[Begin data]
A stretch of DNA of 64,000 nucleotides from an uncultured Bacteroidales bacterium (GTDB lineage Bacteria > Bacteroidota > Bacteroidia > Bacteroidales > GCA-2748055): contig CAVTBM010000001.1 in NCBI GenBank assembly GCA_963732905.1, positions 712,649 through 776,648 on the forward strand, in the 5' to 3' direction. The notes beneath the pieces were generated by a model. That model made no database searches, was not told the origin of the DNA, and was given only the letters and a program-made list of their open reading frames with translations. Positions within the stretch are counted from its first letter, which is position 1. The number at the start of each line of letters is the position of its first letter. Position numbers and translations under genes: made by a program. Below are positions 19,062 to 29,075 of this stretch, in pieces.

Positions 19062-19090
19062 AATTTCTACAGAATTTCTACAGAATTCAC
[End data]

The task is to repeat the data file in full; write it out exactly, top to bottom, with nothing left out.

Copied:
A stretch of DNA of 64,000 nucleotides from an uncultured Bacteroidales bacterium (GTDB lineage Bacteria > Bacteroidota > Bacteroidia > Bacteroidales > GCA-2748055): contig CAVTBM010000001.1 in NCBI GenBank assembly GCA_963732905.1, positions 712,649 through 776,648 on the forward strand, in the 5' to 3' direction. The notes beneath the pieces were generated by a model. That model made no database searches, was not told the origin of the DNA, and was given only the letters and a program-made list of their open reading frames with translations. Positions within the stretch are counted from its first letter, which is position 1. The number at the start of each line of letters is the position of its first letter. Position numbers and translations under genes: made by a program. Below are positions 19,062 to 29,075 of this stretch, in pieces.

Positions 19062-19090
19062 AATTTCTACAGAATTTCTACAGAATTCAC